From a remembrance in Maclean’s:

“Fotheringham’s back-page column was a must-read destination for Canadians, making him loved and loathed but rarely ignored. Even if you missed out on a column, you would hear the funniest lines repeated at your next barbecue, dinner party, or family gathering.”

Peter “Ray” Rakobowchuk , veteran Canadian Press broadcast journalist, died in Aug. 2020. He was 71.

A Canadian Press story about Ray said he was a reporter with a distinctive voice and great love for his craft. 

From the story:

In the early '90s, Rakobowchuk slipped into a phone booth to file a report on a protest south of Montreal when he began having difficulty. Tear gas, he explained apologetically, as he got his report across between coughing bouts.”

Harvie Gay, former managing editor at the Penticton Herald in B.C., died in Sept. 2020. He was 84.

A remembrance in the Penticton Herald described him as a kind boss with “powerful” writing:

“I can’t remember him ever getting angry about anyone or anything, which says a lot about his character.”

John Gray, longtime Globe and Mail journalist, died in Sept. 2020. He was 83.

During his time at the Globe and Mail, Gray was a  Parliamentary reporter in Ottawa, and an award-winning foreign correspondent based in London and Moscow. He was a family man and “enjoyed pranking his friends and family.”

From an obituary in the Globe and Mail:

“He was an elegant writer who could effortlessly capture the essence of a story. He knew what he wanted to say and almost never needed more than a gentle cursor waved over his work.”

Nancy Leigh King, reporter at the Cape Breton Post, died in Oct. 2020. She was 47. 

A story in the Cape Breton Post described her as a “passionate reporter who excelled at producing hard copy.”

From the story:

“You always knew to have your facts straight in talking with her,” said John Malcom, former CEO of the Cape Breton District Health Authority.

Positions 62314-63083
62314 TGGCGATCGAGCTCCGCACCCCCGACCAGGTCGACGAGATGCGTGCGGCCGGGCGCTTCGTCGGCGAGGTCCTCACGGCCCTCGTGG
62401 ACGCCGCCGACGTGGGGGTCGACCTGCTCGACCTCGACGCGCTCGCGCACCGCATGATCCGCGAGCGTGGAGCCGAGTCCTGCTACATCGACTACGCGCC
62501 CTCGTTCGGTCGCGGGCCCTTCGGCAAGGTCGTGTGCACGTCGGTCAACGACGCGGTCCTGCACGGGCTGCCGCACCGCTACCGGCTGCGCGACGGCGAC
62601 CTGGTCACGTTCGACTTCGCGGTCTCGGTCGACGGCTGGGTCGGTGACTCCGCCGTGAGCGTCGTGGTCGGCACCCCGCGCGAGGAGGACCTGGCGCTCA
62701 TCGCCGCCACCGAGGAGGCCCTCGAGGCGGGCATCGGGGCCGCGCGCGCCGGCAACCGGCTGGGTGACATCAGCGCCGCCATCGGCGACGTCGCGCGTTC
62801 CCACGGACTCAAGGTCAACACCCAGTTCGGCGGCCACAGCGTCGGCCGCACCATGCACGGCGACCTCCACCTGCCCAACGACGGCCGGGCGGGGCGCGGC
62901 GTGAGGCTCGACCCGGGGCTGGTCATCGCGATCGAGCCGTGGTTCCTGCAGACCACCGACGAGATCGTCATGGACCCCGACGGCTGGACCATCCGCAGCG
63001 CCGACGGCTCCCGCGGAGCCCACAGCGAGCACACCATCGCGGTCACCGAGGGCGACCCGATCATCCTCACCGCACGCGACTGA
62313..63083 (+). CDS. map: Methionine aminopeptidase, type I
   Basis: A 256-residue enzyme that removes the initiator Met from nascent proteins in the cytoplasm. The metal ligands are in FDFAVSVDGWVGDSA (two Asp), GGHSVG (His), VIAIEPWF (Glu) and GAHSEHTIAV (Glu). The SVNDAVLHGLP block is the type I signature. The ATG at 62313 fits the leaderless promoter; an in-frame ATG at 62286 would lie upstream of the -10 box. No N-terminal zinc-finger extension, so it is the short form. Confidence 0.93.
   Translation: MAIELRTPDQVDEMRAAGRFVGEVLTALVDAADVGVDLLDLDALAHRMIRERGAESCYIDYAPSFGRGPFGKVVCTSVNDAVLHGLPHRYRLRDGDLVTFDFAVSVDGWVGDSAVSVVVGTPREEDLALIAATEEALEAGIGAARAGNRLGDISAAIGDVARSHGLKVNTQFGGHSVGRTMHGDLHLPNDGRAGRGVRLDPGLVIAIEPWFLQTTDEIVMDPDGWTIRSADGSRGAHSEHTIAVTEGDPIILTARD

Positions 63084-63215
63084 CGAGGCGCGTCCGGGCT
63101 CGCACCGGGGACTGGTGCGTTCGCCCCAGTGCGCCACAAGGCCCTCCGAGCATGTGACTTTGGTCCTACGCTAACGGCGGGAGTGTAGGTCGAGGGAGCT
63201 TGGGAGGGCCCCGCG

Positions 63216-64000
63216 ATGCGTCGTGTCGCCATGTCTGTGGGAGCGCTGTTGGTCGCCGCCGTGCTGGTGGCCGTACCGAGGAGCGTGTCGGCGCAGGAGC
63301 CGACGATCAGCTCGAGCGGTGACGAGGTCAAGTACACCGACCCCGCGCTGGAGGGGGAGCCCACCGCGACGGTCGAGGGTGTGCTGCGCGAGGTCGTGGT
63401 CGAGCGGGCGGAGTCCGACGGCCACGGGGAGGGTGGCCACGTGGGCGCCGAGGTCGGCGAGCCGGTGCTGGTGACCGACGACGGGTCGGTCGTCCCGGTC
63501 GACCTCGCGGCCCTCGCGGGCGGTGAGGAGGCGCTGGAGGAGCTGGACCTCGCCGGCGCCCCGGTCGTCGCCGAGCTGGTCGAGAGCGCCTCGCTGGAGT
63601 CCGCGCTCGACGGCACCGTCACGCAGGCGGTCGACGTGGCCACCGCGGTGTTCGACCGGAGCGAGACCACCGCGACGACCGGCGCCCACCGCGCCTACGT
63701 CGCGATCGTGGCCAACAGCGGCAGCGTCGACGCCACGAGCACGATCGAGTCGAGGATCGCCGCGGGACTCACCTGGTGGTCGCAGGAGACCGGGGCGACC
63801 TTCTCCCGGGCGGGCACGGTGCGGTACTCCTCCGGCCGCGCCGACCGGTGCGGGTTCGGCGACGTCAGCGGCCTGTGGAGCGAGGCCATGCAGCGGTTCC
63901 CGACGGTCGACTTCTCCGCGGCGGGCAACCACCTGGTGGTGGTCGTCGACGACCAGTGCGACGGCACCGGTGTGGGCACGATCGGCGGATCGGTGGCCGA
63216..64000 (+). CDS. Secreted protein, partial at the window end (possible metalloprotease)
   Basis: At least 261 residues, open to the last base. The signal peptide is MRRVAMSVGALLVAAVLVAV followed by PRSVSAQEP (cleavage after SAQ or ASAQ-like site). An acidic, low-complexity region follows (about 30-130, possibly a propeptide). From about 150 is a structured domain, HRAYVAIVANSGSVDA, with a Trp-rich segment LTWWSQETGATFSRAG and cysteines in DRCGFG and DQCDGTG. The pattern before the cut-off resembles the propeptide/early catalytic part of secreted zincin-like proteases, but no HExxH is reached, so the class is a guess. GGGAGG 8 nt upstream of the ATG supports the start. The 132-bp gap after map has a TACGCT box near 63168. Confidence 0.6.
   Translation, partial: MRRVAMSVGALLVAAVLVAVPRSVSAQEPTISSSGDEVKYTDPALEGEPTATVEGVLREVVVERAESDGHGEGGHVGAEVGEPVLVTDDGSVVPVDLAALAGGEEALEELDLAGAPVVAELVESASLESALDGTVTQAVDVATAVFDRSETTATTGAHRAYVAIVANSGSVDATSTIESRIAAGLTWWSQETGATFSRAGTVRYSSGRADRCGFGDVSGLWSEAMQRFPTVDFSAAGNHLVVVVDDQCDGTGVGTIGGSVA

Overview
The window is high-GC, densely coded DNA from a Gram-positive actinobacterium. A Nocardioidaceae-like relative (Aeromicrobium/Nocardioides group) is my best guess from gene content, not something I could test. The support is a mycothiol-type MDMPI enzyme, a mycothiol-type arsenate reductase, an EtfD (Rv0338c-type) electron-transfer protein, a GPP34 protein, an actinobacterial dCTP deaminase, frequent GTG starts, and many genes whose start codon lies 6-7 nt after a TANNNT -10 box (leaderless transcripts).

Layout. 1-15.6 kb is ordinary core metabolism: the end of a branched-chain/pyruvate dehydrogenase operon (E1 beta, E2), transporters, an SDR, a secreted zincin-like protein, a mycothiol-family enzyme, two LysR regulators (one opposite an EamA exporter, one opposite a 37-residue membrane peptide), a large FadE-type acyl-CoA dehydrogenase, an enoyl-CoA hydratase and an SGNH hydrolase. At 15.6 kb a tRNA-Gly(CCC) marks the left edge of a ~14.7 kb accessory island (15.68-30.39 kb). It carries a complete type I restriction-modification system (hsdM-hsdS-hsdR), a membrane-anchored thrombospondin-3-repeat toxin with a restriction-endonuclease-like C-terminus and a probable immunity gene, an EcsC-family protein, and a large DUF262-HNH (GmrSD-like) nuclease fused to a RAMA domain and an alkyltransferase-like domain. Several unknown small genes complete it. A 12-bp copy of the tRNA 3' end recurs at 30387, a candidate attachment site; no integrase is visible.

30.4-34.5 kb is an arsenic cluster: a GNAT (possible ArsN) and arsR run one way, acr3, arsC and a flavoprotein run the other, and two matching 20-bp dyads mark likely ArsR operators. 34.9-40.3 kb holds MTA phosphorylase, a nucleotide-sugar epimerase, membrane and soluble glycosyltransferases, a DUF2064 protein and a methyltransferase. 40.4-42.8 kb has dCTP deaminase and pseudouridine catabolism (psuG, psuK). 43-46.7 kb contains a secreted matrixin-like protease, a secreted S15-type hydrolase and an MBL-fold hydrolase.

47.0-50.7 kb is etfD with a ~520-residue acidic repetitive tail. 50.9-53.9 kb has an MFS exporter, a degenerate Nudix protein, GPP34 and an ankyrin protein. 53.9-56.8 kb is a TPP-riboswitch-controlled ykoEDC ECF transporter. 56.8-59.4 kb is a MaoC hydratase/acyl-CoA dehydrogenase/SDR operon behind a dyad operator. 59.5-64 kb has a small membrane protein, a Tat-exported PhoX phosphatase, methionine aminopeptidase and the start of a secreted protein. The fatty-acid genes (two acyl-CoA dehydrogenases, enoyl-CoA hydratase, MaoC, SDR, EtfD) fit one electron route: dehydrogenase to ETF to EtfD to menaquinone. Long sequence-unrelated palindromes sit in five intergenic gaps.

“A true professional. Tough but fair,” he said.

Cory O'Kelly, longtime CBC journalist, died in Oct. 2020. He was 73.

O’Kelly covered municipal affairs in Ottawa for the CBC, with 5,000 stories under his name. 

From a remembrance on the CBC website:

“O'Kelly covered the city like no one else, once sifting through the recycling bins of local politicians to see what secrets they held. He'd occasionally venture out in the guise of his Finnish alter-ego Urho, and even doffed his familiar trench coat — along with everything else — to get the inside scoop on a nudist colony.”

Pat McCormick, longtime Toronto Star editor, died in Oct. 2020. He was 76. 

From a remembrance in the Toronto Star:

“Patrick McCormick wasn’t just a Toronto Star editor who made his writers better; he was a decent guy with a wicked sense of humour while embracing the odd ducks and misfits who made journalism fun.”

Robert “Bob” Joseph Sarti, journalist, died in Oct. 2020. He was 77.

Sarti started his career in the United States, where he was born. He later moved to Canada and worked at the Vancouver Sun for 30 years.

An obituary for Sarti published in the Globe and Mail described him as “a rabble-rousing reporter with a deep concern for the poor and downtrodden.”

From the obituary:

“For many years, he was a volunteer at the Carnegie Community Centre, a gathering place in Canada’s poorest neighbourhood, where he was known for cooking and serving chili con carne.

Gerald “Gerry” McAuliffe, investigative journalist, died in Oct. 2020. He was 81.